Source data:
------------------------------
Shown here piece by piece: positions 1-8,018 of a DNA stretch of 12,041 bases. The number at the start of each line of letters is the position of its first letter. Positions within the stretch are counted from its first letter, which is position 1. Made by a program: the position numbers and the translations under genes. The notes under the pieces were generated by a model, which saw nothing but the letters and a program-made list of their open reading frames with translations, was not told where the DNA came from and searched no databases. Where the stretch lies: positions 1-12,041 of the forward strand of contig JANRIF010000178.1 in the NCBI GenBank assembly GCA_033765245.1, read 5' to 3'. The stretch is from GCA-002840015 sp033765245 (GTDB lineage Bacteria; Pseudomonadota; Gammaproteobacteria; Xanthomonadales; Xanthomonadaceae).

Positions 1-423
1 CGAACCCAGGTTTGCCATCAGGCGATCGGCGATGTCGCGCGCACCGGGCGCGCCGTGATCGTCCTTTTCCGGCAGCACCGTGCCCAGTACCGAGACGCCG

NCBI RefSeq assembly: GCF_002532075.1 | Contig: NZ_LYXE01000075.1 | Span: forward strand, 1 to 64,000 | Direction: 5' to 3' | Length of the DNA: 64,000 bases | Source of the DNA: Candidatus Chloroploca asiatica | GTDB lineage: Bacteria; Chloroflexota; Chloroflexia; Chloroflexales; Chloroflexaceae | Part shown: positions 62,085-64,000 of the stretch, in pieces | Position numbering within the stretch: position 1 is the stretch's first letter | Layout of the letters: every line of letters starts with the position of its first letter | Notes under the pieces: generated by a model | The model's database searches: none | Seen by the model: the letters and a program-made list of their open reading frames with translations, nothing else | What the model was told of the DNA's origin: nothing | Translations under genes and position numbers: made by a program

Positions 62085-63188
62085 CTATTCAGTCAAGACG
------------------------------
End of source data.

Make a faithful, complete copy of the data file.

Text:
Shown here piece by piece: positions 1-8,018 of a DNA stretch of 12,041 bases. The number at the start of each line of letters is the position of its first letter. Positions within the stretch are counted from its first letter, which is position 1. Made by a program: the position numbers and the translations under genes. The notes under the pieces were generated by a model, which saw nothing but the letters and a program-made list of their open reading frames with translations, was not told where the DNA came from and searched no databases. Where the stretch lies: positions 1-12,041 of the forward strand of contig JANRIF010000178.1 in the NCBI GenBank assembly GCA_033765245.1, read 5' to 3'. The stretch is from GCA-002840015 sp033765245 (GTDB lineage Bacteria; Pseudomonadota; Gammaproteobacteria; Xanthomonadales; Xanthomonadaceae).

Positions 1-423
1 CGAACCCAGGTTTGCCATCAGGCGATCGGCGATGTCGCGCGCACCGGGCGCGCCGTGATCGTCCTTTTCCGGCAGCACCGTGCCCAGTACCGAGACGCCG

NCBI RefSeq assembly: GCF_002532075.1 | Contig: NZ_LYXE01000075.1 | Span: forward strand, 1 to 64,000 | Direction: 5' to 3' | Length of the DNA: 64,000 bases | Source of the DNA: Candidatus Chloroploca asiatica | GTDB lineage: Bacteria; Chloroflexota; Chloroflexia; Chloroflexales; Chloroflexaceae | Part shown: positions 62,085-64,000 of the stretch, in pieces | Position numbering within the stretch: position 1 is the stretch's first letter | Layout of the letters: every line of letters starts with the position of its first letter | Notes under the pieces: generated by a model | The model's database searches: none | Seen by the model: the letters and a program-made list of their open reading frames with translations, nothing else | What the model was told of the DNA's origin: nothing | Translations under genes and position numbers: made by a program

Positions 62085-63188
62085 CTATTCAGTCAAGACG